Business continuity is one of the key foundations of a Disaster Recovery plan.
There is panoply of benefits in creating a Business Continuity plan for your business, regardless of its size. Not only is your physical environment better protected, but it safeguards your workforce in the event of a disaster. In addition, employees will be informed and rehearsed as to what actions to take to immediately start the recovery process and ensure business continuity if disaster strikes.
Business Continuity (BC) refers to maintaining business functions or quickly resuming them in the event of a major disruption, whether caused by a fire, flood, epidemic illness or malicious Internet attack. A BC plan outlines procedures and instructions an organization must follow in the face of such disasters; it covers business processes, assets, human resources, business partners etc. Whether you operate a small business or a large corporation, you strive to remain competitive. It's vital to retain current customers while increasing your customer base — and there's no better test of your capability to do so than right after an adverse event.
This is where a business continuity plan comes into play. To give your organization the best shot at success during a disaster, you need to put a current, tested plan in the hands of all personnel responsible for carrying out any part of that plan. The lack of a plan doesn't just mean your organization will take longer than necessary to recover from an event or incident. You could go out of business for good.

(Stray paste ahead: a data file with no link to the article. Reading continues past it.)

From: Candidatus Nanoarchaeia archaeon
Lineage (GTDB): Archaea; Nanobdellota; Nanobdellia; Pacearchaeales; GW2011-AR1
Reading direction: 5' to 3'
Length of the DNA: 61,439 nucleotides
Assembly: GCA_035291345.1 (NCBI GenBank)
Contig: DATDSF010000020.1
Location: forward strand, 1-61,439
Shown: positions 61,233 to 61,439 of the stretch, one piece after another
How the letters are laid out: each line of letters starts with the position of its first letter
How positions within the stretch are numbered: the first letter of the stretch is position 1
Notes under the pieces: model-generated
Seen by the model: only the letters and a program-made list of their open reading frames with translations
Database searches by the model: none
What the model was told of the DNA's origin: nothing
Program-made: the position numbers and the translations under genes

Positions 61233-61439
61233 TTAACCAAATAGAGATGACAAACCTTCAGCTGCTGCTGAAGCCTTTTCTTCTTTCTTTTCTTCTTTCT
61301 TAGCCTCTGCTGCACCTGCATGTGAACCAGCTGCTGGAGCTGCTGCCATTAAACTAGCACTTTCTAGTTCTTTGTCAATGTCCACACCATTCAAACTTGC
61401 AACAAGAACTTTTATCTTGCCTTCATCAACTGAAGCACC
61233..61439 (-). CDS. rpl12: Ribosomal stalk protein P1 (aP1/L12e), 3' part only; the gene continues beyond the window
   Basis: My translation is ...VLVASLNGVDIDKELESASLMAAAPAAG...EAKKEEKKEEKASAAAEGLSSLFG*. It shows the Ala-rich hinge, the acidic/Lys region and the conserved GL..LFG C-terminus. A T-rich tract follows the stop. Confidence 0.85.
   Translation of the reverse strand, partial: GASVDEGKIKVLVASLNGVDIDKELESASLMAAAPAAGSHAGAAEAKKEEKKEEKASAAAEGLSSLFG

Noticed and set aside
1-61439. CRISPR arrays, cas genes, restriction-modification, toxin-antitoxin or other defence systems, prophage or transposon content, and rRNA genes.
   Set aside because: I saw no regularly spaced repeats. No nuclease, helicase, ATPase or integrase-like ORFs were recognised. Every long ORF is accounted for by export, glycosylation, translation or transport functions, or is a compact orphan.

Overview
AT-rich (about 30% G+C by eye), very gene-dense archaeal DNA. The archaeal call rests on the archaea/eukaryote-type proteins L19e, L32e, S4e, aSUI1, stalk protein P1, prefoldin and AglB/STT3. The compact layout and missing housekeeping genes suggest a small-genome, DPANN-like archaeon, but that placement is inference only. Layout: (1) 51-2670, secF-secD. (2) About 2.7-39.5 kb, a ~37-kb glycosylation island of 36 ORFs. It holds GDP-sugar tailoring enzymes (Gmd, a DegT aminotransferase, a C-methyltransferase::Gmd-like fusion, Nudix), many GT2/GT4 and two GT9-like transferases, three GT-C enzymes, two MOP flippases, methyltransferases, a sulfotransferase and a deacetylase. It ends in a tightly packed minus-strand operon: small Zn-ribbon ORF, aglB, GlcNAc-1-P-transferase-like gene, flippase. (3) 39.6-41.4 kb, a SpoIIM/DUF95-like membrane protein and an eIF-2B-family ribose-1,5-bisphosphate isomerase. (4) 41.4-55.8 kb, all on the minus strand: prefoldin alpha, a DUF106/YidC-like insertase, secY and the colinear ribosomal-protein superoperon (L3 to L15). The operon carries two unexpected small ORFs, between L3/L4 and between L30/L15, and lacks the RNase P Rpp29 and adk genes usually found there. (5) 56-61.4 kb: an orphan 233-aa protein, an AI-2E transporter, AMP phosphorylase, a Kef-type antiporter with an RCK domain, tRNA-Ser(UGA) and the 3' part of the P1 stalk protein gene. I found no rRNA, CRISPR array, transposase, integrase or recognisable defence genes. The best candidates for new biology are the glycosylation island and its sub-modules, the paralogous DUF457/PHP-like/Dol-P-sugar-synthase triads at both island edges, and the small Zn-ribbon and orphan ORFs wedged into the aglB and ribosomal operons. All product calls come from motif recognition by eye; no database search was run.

There are six general steps involved in creating a business continuity plan:
- Define the Objectives of the Plan
What are the aims of creating a business continuity procedure; who will maintain the DR plan; what outcomes do you need to meet; budget/resourcing allocation
- Identify Scope and Key Areas of the Business You want to Protect/Maintain
Evaluate the importance of each business area and the extent of each area of business needing protection
- Identify Critical Business Functions
Identify which business processes are most critical to daily operations; and the RTO for these procedures.
- Determine acceptable RPO and RTO for Key Areas
Once the key areas for disaster recovery have been defined, it is important to identify the RPO and RTO for each area and the methods for meeting these
- Develop Strategy and Plan for Continued Responsiveness Checks
Schedule regular business continuity planning revisions; create a strategy for rollout; resourcing for checks
- Test, Review and Improve Your DR plan regularly
A Managed Services Provider would be able to work with a business to create a business continuity plan and provide solutions to your key DR objectives, whilst offering an SLA to meet your RPO and RTO requirements.